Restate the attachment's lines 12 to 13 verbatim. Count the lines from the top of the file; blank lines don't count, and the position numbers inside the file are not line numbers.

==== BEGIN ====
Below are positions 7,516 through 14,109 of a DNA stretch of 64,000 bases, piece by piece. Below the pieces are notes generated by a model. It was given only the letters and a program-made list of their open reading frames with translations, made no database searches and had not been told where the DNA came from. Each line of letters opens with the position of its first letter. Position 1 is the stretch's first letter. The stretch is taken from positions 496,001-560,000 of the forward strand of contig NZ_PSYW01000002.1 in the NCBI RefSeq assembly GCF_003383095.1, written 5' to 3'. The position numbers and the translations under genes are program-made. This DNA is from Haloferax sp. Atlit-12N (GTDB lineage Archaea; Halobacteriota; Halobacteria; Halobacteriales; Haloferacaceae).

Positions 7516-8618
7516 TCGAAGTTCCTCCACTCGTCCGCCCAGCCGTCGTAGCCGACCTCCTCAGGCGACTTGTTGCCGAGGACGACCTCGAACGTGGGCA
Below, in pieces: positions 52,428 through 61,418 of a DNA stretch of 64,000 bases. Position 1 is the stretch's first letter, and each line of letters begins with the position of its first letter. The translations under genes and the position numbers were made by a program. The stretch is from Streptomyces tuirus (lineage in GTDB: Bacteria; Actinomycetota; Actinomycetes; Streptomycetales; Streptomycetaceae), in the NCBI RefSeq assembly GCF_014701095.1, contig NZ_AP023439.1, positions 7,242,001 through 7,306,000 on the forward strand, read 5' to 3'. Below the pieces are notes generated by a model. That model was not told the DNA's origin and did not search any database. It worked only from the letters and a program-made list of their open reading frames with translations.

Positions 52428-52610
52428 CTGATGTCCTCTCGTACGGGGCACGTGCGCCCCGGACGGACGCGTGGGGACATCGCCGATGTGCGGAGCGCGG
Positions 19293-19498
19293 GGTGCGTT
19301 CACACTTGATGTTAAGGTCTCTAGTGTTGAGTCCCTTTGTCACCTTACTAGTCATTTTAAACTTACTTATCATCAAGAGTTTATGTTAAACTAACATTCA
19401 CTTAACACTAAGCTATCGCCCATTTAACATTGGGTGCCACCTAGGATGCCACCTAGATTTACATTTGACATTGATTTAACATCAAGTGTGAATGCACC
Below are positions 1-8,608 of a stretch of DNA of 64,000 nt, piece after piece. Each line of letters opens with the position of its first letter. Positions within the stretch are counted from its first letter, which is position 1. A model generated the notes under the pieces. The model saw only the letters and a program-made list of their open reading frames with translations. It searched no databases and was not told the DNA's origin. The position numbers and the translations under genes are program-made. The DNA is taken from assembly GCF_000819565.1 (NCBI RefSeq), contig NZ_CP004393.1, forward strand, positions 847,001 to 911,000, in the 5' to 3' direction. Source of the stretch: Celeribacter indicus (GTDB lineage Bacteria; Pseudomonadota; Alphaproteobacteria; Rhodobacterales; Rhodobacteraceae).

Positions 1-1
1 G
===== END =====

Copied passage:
Positions 1-1
1 G